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F/S: FLODMAN O/U GAME GUN

Discussion in 'Uncategorized Threads' started by map@neo, Apr 28, 2007.

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  1. map@neo

    map@neo Member

    Joined:
    Apr 25, 2007
    Messages:
    814
    Flodman stainless/titanium o/u, 12 ga. 28" brls. Factory chokes tubes.
    Straight grip with cast off. Weighs 7# on the nose. Ever see one? E-mail
    for details and photos. Thanks
    MAP
     
  2. Tom Strunk

    Tom Strunk Well-Known Member

    Joined:
    Jan 29, 1998
    Messages:
    1,309
    Location:
    Payson, Arizona
    Not to rain on your parade but 7 lbs. is not what I call a game gun. I hunt birds every season starting in Montana in early Sept. for Huns and sharptails, Kansas in November for wild Bobwhites and the rest of the season in my home state of Arizona till approx. Feb. 8th. Thats five months of bird hunting.

    I hunt on the average of 3 to 4 days a week with my 5 bird dogs. NONE of my guns or any of my hunting buddys hunt with a gun that weighs over 6 lbs., most under 6, that is what we call a game gun, not a 7lb boat anchor. And yes we do alright with these guns, we average killing 400 birds EACH every season. All birds hunted are wild, nothing pen raised.

    I also consider myself to be gun savy but I have never heard of a Flodman till now. It is a Swedish made gun of stainless steel. You should call it what it is, a field gun or a duck gun. A game gun it is not.

    Tom Strunk
     
  3. MX/MT

    MX/MT TS Member

    Joined:
    Apr 5, 2007
    Messages:
    239
    Uh, sorry Tom, but after swinging around a 9 1/2 lb. trap gun for years, a 7 lb gun is a wisp. I can hardly shoot a gun that weighs less than 7 lbs. I prefer about 7 1/2 to 8, that includes desert quail hunting.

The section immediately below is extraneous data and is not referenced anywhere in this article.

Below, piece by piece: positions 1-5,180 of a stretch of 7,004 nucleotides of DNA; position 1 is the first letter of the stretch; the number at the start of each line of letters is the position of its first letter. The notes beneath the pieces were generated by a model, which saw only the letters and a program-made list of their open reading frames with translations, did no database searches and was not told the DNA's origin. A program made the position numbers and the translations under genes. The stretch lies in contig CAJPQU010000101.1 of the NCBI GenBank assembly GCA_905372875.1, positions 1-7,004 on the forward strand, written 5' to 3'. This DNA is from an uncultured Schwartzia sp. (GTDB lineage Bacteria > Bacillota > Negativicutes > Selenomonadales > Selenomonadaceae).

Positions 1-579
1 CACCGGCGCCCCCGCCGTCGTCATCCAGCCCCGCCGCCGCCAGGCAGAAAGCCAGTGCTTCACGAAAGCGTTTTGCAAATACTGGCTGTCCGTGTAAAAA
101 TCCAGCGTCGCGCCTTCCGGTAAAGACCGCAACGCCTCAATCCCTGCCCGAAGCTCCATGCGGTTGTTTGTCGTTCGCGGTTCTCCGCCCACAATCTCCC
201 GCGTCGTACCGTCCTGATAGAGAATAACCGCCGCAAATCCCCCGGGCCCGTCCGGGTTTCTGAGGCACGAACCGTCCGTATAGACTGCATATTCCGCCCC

British game guns (most designed when 2" shells were standard equipment) are usually in the 6.5 lb category, plus or minus a couple ounces. Firing a late model 2 3/4" shell in a sub-six pound gun lends new meaning to the word "flinch".

    Everybody's definition of appropriate size and weight is different.

    You couldn't give me a gun that weighed six pounds.
     
  4. map@neo

    map@neo Member

    Joined:
    Apr 25, 2007
    Messages:
    814
    Tom, you failed to state what gauge you are shooting at those tiny little
    creatures. If it happens to be a 12 ga. you should ashamed to even mention it.
    Now, a 5.5 to 6# 28 gauge is my concept of a light "game gun". Of course, some
    hunters require a fist full of shot to hit something !!! Good shooting. MAP
     
  5. Tom Strunk

    Tom Strunk Well-Known Member

    Joined:
    Jan 29, 1998
    Messages:
    1,309
    Location:
    Payson, Arizona
    We shoot almost exclusively the 20 gauge with 7/8 oz loads of 7's ( not 71/2's )

    We are not road hunters. After we select a likely spot we strap on our vests with at least a gallon of water, shells, first aid, Sport Dog 1850 2-dog transmitter used for finding the dog, set on point only, no electricity to shock the dog, Garmin Rino 130 for two way radio and GPS ( it all weighs 17 lbs. ) and start walking. We average, according to the GPS, walking between 4 to 6 miles per day.

    Maybe 10% of the time I will shoot my 28 gauge gun with 3/4 oz Winchester Super Sport 71/2's or Federal Premium 6's. NEVER A 12 GUAGE.

    See you out there.

    Tom Strunk
     
  6. romie

    romie Active Member

    Joined:
    Jan 29, 1998
    Messages:
    910
    Mx/Mt seems to be the winner here.If you have a lot of time to shoot like Tom go for the small 20.If not go for the 12's you can still shoot lite or heavy and carry a compass and leave the Garmin at home this would save you a lb.
    Monty
     
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